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Scientists just captured unprecedented footage of the violent life of corals

Feisty corals
By Erik Olsen
Published Last updated This article is more than 2 years old.

 

Like an underwater version of Game of Thrones, corals constantly do battle with one another to gain and protect territory. That’s because corals are actually made up of millions of tiny animals called polyps that group together to form what otherwise appears to be a single organism.

The interactions of these miniature creatures are invisible to the naked eye, but now we can see them in action. That’s thanks to scientists at the Scripps Institution of Oceanography at the University of California at San Diego, who have developed a powerful new microscope that can peer into the daily lives of these polyps. The images reveal their behavior as they feed, “kiss” and compete for resources.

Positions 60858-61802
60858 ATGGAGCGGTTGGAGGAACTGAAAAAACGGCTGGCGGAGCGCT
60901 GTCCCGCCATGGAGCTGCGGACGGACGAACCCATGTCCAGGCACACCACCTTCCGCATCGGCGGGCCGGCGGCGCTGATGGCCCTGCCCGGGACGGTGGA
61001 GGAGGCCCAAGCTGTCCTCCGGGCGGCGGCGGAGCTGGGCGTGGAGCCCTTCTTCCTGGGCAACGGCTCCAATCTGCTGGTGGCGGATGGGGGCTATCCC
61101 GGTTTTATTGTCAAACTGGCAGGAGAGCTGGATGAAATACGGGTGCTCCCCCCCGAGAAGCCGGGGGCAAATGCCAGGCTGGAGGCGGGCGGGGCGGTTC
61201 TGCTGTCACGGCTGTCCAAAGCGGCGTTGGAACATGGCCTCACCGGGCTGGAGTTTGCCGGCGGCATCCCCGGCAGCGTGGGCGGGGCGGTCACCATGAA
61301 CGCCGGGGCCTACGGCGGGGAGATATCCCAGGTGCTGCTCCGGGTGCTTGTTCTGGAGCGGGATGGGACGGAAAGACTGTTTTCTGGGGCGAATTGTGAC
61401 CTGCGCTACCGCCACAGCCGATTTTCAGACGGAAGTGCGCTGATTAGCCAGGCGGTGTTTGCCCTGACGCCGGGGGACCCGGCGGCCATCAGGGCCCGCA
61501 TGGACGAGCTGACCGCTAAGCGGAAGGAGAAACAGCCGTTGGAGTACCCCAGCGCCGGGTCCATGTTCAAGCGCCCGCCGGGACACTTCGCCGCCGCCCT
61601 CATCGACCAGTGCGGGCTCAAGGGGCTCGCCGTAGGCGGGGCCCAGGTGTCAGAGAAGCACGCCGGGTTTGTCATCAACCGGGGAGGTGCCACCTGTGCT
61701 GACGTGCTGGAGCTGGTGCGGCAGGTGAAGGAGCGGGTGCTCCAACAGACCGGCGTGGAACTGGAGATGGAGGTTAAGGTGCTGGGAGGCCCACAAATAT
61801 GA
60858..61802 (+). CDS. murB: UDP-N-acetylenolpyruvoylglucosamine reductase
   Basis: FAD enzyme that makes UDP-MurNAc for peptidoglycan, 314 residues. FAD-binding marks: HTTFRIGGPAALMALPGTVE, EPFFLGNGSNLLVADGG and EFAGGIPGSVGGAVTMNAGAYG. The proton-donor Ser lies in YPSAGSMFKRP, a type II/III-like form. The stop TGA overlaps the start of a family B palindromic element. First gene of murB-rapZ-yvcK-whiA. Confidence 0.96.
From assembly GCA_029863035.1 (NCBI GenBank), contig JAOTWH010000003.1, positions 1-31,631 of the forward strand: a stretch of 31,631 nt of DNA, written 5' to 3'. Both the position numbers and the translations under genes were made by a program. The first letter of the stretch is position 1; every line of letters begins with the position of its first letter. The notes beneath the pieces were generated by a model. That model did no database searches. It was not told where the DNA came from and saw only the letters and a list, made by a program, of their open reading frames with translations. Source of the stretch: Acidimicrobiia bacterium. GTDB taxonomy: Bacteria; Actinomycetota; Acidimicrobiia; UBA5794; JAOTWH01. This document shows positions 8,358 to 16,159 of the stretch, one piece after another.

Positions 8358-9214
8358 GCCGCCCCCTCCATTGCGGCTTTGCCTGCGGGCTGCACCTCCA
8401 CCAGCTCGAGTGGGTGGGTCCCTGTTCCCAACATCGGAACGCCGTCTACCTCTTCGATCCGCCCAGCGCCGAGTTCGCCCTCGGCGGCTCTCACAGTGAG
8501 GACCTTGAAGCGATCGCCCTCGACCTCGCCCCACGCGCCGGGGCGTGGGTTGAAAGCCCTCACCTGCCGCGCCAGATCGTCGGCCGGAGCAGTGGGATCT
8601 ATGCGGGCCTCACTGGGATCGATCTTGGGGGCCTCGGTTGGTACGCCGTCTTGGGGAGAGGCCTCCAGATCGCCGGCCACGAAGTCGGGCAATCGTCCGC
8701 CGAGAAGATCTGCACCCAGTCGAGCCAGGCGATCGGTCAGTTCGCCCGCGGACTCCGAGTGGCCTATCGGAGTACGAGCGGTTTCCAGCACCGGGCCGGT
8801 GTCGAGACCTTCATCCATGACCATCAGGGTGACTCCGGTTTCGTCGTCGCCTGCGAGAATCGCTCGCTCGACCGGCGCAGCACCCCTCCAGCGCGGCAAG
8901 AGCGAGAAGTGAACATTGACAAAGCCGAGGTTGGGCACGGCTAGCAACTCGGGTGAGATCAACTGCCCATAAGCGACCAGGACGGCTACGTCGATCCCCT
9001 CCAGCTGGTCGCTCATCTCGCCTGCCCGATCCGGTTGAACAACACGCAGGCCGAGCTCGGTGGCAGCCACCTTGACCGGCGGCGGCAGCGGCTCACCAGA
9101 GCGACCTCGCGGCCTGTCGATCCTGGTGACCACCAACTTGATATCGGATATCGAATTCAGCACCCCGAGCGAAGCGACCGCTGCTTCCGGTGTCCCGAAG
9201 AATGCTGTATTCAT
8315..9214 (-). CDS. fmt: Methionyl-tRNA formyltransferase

The Benthic Underwater Microscope is able to capture high-resolution images of objects around a tenth the width of a human hair (about 10 micrometers). The microscope is either held by a human diver, or can be mounted beneath the waves to record corals in time-lapse mode revealing amazing scenes that no one has ever seen before.

As you can see in the video above, the polyps behavior can seem almost violent.

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